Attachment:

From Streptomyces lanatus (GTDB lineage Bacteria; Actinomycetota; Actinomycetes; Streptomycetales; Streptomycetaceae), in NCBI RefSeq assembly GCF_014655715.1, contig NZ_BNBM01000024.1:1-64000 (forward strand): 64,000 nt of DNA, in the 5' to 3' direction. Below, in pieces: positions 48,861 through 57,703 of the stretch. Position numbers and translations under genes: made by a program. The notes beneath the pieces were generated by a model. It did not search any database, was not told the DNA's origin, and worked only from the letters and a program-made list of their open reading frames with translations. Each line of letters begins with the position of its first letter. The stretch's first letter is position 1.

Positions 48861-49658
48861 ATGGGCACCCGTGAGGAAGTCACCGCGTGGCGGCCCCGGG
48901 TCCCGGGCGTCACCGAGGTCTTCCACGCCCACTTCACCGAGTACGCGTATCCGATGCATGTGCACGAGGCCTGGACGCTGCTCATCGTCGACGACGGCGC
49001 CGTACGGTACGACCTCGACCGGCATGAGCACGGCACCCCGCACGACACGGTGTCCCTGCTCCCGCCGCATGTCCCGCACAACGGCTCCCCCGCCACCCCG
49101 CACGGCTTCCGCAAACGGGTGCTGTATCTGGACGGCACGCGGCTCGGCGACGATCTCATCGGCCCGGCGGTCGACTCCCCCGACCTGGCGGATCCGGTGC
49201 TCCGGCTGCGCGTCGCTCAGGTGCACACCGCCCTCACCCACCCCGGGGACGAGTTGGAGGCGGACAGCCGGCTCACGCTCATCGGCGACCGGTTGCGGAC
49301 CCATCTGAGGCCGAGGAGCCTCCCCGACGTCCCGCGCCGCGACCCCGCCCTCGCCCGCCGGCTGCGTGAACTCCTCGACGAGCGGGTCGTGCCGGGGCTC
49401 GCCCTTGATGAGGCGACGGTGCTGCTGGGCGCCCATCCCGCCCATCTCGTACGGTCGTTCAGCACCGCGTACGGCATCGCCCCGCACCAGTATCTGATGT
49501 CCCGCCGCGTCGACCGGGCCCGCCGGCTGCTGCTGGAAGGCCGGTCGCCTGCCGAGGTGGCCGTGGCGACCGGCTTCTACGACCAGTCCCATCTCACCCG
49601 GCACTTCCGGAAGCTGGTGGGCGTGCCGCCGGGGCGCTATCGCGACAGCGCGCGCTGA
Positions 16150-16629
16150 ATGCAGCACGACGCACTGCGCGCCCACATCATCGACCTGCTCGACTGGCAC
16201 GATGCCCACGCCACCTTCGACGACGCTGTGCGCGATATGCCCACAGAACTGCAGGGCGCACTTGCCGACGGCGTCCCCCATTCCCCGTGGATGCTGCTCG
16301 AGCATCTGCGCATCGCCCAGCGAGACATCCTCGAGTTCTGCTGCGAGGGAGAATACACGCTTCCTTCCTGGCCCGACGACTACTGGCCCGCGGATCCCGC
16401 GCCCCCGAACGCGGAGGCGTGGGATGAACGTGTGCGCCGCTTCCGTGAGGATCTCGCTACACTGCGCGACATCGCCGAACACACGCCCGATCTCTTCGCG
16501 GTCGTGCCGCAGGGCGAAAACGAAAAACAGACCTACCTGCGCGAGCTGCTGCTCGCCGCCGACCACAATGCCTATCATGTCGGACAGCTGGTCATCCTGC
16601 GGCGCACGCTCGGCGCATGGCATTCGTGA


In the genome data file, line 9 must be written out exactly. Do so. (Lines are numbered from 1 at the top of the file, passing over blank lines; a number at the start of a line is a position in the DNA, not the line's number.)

49401 GCCCTTGATGAGGCGACGGTGCTGCTGGGCGCCCATCCCGCCCATCTCGTACGGTCGTTCAGCACCGCGTACGGCATCGCCCCGCACCAGTATCTGATGT